That took a lot of rehearsal because the kiss is sort of like a dance and a kiss at the same time. It’s beautiful because she said, ‘I used to think this hill wasn’t made for people like me.’ And she’s looking at nature and she was saying I didn’t think peace was for me. I wasn’t supposed to be peaceful and relaxed in love. I wasn’t supposed to be enjoying the peace of a being in a romantic situation. And everybody deserves that. Even in London, in Camden in the city, there is a shortage of trees and nature a shortage of peace. And you do feel like you’re not supposed to have that. You’re supposed to be on a train making things happen. Nature resting isn’t for you and I think that’s very important. That speaks to the heart of everyone from a marginalized community. You are nature. You’re made of natural things. Peace is for you. Take it.
You’ve recorded two albums of poetry and singing, and performed the "Chewing Gum" theme song. What was it like getting back to that for Been So Long?
It was very, very difficult. Arinzé is an amazing singer and he was very supportive. I used to sing but I haven’t sung in five or six years, so I was very nervous. I lost my voice about three times during the shoot. I think about Beyoncé and wonder how can you do that and your voice doesn’t die? My voice died many, many times. But no one made me feel like I was a problem, but to be honest with you I was. It’s all very vulnerable to sing in high pitches that you don’t speak in. It’s all very vulnerable but there is a lot going on in the world, people are vulnerable for real reasons. I was vulnerable because I had to sing. It’s not that deep, just do it. They cast you for a reason. Let go of your ego and insecurity.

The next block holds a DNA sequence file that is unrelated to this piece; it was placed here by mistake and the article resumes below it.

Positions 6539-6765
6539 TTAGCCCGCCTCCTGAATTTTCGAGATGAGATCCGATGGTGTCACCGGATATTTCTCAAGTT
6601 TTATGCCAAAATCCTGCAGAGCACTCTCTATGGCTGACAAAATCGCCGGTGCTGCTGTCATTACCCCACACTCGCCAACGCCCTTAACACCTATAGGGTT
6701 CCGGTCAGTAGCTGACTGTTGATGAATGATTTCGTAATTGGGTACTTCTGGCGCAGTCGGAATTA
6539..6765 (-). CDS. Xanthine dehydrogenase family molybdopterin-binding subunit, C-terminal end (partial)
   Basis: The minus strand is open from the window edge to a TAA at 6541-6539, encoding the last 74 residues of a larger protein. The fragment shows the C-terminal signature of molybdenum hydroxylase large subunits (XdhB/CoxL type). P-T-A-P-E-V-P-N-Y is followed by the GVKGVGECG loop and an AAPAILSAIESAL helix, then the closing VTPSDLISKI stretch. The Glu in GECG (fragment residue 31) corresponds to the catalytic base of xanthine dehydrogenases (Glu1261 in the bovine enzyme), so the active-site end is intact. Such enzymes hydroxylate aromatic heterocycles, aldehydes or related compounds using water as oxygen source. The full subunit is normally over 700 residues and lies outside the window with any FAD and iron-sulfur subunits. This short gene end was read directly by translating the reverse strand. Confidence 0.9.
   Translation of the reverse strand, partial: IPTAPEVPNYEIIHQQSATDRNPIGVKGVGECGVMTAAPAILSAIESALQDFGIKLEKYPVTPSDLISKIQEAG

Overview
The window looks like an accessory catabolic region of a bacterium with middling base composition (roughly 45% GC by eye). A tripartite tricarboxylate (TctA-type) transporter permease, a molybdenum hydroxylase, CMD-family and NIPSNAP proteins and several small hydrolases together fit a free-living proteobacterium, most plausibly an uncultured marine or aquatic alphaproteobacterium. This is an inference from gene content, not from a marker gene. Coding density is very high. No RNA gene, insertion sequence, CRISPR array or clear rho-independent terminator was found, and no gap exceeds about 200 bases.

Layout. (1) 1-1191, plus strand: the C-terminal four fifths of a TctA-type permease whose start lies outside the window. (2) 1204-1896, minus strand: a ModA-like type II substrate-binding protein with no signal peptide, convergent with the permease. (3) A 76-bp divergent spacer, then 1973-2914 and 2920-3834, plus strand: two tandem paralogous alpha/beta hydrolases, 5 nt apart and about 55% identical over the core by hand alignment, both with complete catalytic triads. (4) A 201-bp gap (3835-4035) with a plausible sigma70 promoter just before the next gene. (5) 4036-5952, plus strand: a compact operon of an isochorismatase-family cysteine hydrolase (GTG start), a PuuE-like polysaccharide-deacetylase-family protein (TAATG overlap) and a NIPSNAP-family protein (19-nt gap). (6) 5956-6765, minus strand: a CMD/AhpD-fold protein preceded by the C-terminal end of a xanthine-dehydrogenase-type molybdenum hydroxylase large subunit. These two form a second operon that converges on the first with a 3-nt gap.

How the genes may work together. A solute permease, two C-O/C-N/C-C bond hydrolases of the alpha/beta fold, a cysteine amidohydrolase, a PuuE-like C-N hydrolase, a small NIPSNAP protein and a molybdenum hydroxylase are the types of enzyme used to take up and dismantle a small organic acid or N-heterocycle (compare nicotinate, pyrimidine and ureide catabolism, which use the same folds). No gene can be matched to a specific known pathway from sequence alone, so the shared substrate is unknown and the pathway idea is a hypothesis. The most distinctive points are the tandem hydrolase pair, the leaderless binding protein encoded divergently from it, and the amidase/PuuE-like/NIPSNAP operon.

That said, would you consider playing Nina Simone in a film?
It’s funny, I chose “Strange Fruit” by Nina Simone for my audition piece to drama School. And only after that people started saying ‘you look like her’ and then I looked at pictures and said, "Oh my God, I do." However, in all of that, would I? I watched the documentary What Happened To Miss Simone?’ And I felt like that was an eye-opening three-dimensional portrayal of a legend. I’ve always had a connection to Nina Simone. But I respect her and her family so much that I would only do that if they were [asking] me to do it. I’m not gonna be looking to play Nina Simone as if she were a character and not a human being, a legend. A fragile legend gone before her time. When her daughter tells me, "I need you to go play Nina Simone," that’s when I’ll play her. Up and ‘til then, Twitter and Instagram can tell me to go play Nina Simone, but you don’t know Nina Simone. You don’t know her, you’re not related to her. It’s her blood that’s left on this planet that I will listen to. Until then it doesn’t factor into my mind.